An inspired account from Steven Spielberg of an alien who lands in a pine forest on the California coast and gets separated from his people when their spaceship is forced to make a sudden departure.
Frightened, alone, and three million light-years from home, the small creature wanders into the home of a suburban divorcee with three young children who lure him into the house with Reese’s Pieces, then take on the responsibility for his safety.
The children are first terrified of the creature, who looks like a walking toad-stool with large myopic eyes, but in time they learn to share their toys and show the creepy but lovable little one – whom they call E.T – where he is on their globe.
There is a classic scene where the kids dress their new friend in a sheet and take him out on Halloween.
The audience roars when E.T., passing a child trick-or-treating who is dressed like Yoda from Star Wars, almost loses his sheet in an attempt to communicate with what he thinks is another alien.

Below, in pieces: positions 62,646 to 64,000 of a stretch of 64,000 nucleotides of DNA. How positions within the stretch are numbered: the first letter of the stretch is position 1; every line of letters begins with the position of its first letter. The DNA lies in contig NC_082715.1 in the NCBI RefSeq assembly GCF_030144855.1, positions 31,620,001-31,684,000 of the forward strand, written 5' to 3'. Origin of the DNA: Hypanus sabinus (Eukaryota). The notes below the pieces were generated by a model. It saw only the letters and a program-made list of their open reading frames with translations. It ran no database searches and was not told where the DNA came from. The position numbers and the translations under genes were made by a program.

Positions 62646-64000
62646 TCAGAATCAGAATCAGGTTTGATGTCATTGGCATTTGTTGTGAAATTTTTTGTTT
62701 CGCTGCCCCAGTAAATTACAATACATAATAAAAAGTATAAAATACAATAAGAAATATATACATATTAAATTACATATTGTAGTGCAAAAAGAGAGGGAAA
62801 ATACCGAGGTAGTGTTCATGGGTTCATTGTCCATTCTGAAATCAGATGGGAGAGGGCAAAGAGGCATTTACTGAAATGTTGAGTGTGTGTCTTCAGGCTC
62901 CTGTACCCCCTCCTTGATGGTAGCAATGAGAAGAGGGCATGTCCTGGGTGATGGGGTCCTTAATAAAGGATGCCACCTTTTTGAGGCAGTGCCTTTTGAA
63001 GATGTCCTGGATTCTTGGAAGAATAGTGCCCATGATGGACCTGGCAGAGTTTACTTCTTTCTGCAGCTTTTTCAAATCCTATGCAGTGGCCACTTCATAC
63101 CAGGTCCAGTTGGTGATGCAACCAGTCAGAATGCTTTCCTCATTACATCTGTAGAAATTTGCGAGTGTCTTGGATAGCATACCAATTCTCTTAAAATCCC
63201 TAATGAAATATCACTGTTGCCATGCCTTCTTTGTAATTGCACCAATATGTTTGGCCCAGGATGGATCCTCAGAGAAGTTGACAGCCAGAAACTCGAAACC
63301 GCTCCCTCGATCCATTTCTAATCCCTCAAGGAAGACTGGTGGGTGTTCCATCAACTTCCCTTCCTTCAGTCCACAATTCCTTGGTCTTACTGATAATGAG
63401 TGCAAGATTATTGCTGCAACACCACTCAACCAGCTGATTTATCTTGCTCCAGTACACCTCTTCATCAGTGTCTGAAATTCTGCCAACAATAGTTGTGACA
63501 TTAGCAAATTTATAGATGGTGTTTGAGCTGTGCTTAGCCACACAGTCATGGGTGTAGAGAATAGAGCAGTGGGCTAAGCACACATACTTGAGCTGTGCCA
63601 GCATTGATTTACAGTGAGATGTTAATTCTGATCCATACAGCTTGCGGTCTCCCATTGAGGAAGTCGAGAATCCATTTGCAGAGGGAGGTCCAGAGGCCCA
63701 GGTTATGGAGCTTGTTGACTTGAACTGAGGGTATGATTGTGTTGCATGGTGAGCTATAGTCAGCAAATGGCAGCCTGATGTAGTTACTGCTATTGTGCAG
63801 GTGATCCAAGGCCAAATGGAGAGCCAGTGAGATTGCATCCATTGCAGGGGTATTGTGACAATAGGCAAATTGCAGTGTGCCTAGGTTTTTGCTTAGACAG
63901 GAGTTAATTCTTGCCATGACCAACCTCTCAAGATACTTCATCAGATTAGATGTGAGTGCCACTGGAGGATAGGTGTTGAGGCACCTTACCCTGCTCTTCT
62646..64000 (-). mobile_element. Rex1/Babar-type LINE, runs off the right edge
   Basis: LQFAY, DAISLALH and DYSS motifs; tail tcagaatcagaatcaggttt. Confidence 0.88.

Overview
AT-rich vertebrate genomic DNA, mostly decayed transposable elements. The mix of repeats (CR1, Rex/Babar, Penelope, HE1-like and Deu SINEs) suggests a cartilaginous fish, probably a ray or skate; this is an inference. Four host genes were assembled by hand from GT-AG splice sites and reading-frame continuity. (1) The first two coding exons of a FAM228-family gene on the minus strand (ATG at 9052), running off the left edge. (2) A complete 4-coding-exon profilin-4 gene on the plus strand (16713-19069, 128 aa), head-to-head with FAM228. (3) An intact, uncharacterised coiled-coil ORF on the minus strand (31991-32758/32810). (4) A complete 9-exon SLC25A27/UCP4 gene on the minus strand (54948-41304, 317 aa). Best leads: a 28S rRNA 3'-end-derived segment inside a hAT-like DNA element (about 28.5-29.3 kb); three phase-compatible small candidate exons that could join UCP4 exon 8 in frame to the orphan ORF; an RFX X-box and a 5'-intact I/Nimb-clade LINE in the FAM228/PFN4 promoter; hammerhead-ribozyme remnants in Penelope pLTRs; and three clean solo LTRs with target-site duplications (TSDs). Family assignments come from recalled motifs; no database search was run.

E.T.’s death and eventual rescue by a network of kids on bicycles are among the most heart-wrenching sequences 80s cinema had to offer.
For sheer lump-in-the-throat emotion, nothing surpasses the film’s final sequence when earthling and extra-terrestrial finally leave each other; “Stay” says a weepy Elliott as the two friends embrace. “Come” replies E.T.
Each knows, however, that unless Spielberg decides to bring them together at some stage in a sequel, they will never meet again.
E.T smashed all existing box office records for Universal Studios, and within just three months of its initial release, it was well on the way to becoming the top money-making film of all time (at the time).
Harrison Ford was cast as the school principal, but his only scene was cut. Director Steven Spielberg decided his presence in the film would be too distracting.
Twenty years after the movie’s original release, Spielberg brought out a special anniversary edition featuring some computer alterations to E.T’s facial expressions that he was unable to accomplish in 1982.
The other notable change was the digital replacement of guns from the hands of the government agents (something Spielberg had never been comfortable with) with walkie-talkie radios.
Dee Wallace Stone
K C Martel
C Thomas Howell